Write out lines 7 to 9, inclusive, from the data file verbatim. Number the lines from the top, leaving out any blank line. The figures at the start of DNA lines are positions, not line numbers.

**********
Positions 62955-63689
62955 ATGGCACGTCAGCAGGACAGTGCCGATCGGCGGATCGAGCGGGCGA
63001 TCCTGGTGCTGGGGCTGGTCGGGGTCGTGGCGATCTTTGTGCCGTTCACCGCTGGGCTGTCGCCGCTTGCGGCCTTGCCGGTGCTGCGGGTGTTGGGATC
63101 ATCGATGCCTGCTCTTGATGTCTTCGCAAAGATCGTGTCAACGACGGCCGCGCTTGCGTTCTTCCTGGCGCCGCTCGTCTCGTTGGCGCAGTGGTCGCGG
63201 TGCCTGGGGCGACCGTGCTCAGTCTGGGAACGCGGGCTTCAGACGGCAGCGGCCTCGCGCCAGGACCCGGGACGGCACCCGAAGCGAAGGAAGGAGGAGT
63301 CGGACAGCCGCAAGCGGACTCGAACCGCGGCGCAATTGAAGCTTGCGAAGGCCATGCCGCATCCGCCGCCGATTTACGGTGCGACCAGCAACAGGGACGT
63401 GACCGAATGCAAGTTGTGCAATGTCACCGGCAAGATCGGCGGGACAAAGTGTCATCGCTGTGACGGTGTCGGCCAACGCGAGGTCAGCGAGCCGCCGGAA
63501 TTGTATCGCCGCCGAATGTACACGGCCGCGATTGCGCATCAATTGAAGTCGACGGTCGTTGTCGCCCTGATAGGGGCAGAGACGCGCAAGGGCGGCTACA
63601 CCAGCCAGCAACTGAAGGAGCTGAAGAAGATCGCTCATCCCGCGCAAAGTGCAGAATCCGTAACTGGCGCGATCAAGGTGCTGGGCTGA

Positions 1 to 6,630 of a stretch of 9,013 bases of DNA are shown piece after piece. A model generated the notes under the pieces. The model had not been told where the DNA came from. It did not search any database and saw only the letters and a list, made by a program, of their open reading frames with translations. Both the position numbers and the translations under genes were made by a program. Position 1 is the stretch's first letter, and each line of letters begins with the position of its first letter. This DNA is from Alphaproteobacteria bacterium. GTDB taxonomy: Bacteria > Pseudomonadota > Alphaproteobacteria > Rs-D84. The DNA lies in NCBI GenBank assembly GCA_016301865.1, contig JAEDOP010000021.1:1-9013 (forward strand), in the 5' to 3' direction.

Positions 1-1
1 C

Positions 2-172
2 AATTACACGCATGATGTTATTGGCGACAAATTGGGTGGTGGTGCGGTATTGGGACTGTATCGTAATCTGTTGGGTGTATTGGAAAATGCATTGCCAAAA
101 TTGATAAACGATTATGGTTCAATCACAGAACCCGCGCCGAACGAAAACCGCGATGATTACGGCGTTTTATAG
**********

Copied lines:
63401 GACCGAATGCAAGTTGTGCAATGTCACCGGCAAGATCGGCGGGACAAAGTGTCATCGCTGTGACGGTGTCGGCCAACGCGAGGTCAGCGAGCCGCCGGAA
63501 TTGTATCGCCGCCGAATGTACACGGCCGCGATTGCGCATCAATTGAAGTCGACGGTCGTTGTCGCCCTGATAGGGGCAGAGACGCGCAAGGGCGGCTACA
63601 CCAGCCAGCAACTGAAGGAGCTGAAGAAGATCGCTCATCCCGCGCAAAGTGCAGAATCCGTAACTGGCGCGATCAAGGTGCTGGGCTGA